Born Identity 

Tom Shimura, aka Lyrics Born, doesn't look, live, or front like a rapper, and that may just be the key to his crossover success.

Heard the one about the rapper who lost his pants but kept his head? The episode took place in April '04 at House of Blues in Los Angeles. It was the second-to-last night of a 27-city "Quannum World" tour, marking the first time since the artist-owned label's founding that almost its entire roster -- Blackalicious, DJ Shadow, the Lifesavas, DJ D-Sharp, Latyrx, the Maroons, Lateef the Truthspeaker, and Lyrics Born -- stalked the same stage.

Label staffer Lydia Popovich witnessed the incident from a second-floor VIP balcony. The Quannum crew had ordered basketball warm-ups -- jerseys with each artist's name on the back, and breakaway pants with button-snaps running up the side -- to give them a uniform look. During his solo set, Lyrics Born -- aka Tom Shimura, the Asian-American East Bay icon who has become the label's biggest star -- was performing "Do That There," which includes the line Huge pair of balls/Keep 'em cool under a parasol. Normally, Popovich says, "Lyrics Born does this huge grandiose move where he mimics having a huge pair of balls with his arms." This time, the rapper's thumb got caught, and he accidentally unsnapped the side buttons of his pants, which proceeded to slowly fall down. "He's prancing around trying to keep going," she recalls. "He makes another gesture, and his pants come completely off. He's standing there, still rapping, completely in his boxer underwear. We see him struggling to maintain composure -- he's laughing and rapping at the same time."

No one in the audience noticed anything amiss, as the performer kept his cool (and his professionalism) until the set was over. "It was quite hilarious, actually," Popovich continues, noting that Shimura was embarrassed about the incident not because of what his fans might think, but because he knew he'd hear shit about it from his Quannum homies.

To show he was a good sport, she adds, he re-created the scene the following night at the Warfield.

That Shimura was able to laugh at himself is just one indication of what sets him apart from your average dead-serious rapper. In fact, little about his appearance suggests "rap star." He favors basic jeans, nondescript button-down shirts, and generic sweatshirts, and his topics run similarly counterintuitive to the outlandish stereotype we're all accustomed to. He doesn't rhyme about guns, drugs, or money, or profess to be a killer, baller, or pimp. And Shimura is not afraid to be goofball -- on a recent mixtape CD, he assumed the persona of a game-show announcer. Nor does he claim ghetto credentials. On the contrary, the 32-year-old resides in quiet, suburban El Cerrito, far removed from East Oakland sideshows or Hunters Point turf wars.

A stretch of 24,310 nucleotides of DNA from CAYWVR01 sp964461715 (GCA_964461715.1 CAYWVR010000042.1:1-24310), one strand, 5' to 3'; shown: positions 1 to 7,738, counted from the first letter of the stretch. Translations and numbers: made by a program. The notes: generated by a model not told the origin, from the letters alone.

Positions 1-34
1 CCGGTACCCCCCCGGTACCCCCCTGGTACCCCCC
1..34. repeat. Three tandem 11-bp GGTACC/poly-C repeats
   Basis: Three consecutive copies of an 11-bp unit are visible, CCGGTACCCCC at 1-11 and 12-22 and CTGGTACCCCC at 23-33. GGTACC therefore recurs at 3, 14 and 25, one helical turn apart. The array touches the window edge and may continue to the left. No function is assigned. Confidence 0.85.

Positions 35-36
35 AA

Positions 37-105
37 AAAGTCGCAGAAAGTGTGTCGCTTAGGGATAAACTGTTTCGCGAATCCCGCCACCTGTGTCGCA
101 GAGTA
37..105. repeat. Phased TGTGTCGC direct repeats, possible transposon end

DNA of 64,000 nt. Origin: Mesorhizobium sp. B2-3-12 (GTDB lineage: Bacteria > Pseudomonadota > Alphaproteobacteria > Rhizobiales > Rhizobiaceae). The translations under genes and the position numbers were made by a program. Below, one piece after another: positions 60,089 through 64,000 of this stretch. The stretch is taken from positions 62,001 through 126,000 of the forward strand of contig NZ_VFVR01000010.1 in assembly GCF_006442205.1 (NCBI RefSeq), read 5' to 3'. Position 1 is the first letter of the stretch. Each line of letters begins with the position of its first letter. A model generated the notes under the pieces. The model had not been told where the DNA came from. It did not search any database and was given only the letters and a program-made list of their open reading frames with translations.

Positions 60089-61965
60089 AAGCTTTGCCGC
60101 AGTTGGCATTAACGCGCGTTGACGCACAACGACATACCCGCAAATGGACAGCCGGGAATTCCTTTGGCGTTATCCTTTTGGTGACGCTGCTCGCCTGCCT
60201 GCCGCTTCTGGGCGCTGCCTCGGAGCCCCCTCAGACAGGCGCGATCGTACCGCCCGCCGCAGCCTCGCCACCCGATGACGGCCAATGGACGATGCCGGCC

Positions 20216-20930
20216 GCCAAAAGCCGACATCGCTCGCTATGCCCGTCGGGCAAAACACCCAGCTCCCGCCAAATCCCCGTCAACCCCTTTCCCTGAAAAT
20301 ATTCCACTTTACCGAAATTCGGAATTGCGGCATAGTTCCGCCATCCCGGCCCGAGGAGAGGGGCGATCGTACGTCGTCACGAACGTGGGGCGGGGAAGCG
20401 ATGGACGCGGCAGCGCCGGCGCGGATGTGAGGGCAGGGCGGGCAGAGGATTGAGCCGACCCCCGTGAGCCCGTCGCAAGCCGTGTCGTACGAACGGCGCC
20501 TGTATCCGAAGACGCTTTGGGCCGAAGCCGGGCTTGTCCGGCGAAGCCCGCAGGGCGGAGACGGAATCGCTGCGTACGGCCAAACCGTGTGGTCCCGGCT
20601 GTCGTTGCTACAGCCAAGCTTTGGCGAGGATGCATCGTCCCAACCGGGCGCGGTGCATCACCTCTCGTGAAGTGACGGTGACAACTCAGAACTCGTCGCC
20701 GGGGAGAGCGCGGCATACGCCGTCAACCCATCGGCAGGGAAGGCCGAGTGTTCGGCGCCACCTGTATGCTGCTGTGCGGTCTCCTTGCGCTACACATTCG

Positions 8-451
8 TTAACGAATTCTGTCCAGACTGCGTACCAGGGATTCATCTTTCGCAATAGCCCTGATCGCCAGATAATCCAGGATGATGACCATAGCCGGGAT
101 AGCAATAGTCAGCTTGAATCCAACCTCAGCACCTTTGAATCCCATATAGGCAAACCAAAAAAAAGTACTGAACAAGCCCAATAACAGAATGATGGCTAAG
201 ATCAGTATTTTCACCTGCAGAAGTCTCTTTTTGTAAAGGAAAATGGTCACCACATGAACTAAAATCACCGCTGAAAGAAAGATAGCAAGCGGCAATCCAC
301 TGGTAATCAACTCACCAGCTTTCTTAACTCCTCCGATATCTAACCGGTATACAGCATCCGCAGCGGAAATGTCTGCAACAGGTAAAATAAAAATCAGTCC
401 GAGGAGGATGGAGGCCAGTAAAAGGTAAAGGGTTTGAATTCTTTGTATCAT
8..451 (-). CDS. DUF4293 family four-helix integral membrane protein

But none of this has stifled Shimura's career. His buoyant humor, wickedly clever wit, and remarkable work ethic have powered a thirteen-year stint that has taken him from humble underground beginnings to last year's "Callin' Out," a funky, upbeat tune that netted the rapper commercial radio spins, sold-out tours, and various plugs in TV ad campaigns and Hollywood blockbusters. Yet for all that, he has maintained normalcy -- one night he's rockin' the Fillmore; the next he's standing in line, entourage nowhere in sight, at the El Cerrito Trader Joe's, one fan and fellow shopper reports.

To longtime hip-hop critic Todd Inoue of Metro, San Jose's alt-weekly, what makes Lyrics Born stand out among rappers is his distinctive voice. "He has a drawl that's hard to place," says Inoue, who pays close attention to the careers of Asian-American recording artists. "Is he from the South? New York? Oh, shit, he's from the Bay? Davis? How the hell does a Japanese-Italian-American cat from central Cali sound like that? It's rare that you see a curly-haired Japanese dude -- Rocky Aoki is the other one -- and to see one in the cipher getting his makes him more unique."

Ask the Quannum cats about Lyrics Born, and they'll describe a trickster who livens up tour buses. "Well, you know Tom is a comedian," says Lateef Daumont, Shimura's college buddy and coconspirator in the duo Latyrx. "He's an impressionist. You know that, right? Tom can do impressions extremely well. On any given tour, he'll do impressions of everybody on the tour. And they'll be really good. Like, he does a really good impression of Gab, he'll do a really good impression of X, he does a fair impression of Shadow, so I can only assume that he does a fair impression of me. It doesn't stop there, man. He does an impression of DJ D-Sharp that's ridiculously on point. He does an impression of our soundman/roadie Dean that is uncanny. That shit's hella funny. And he's a capmaster on tour too. When it's cap time, him and Gab be going at it. They're kinda neck and neck."

Blackalicious producer Xavier Moseley, who goes by Chief Xcel onstage, has a slightly different take. "I wouldn't call him the capmaster as much as I would call him the anecdote master," he says. "Tom, of all my friends, is probably the most detail-oriented. He notices every little detail and every little nuance of people and their situations."


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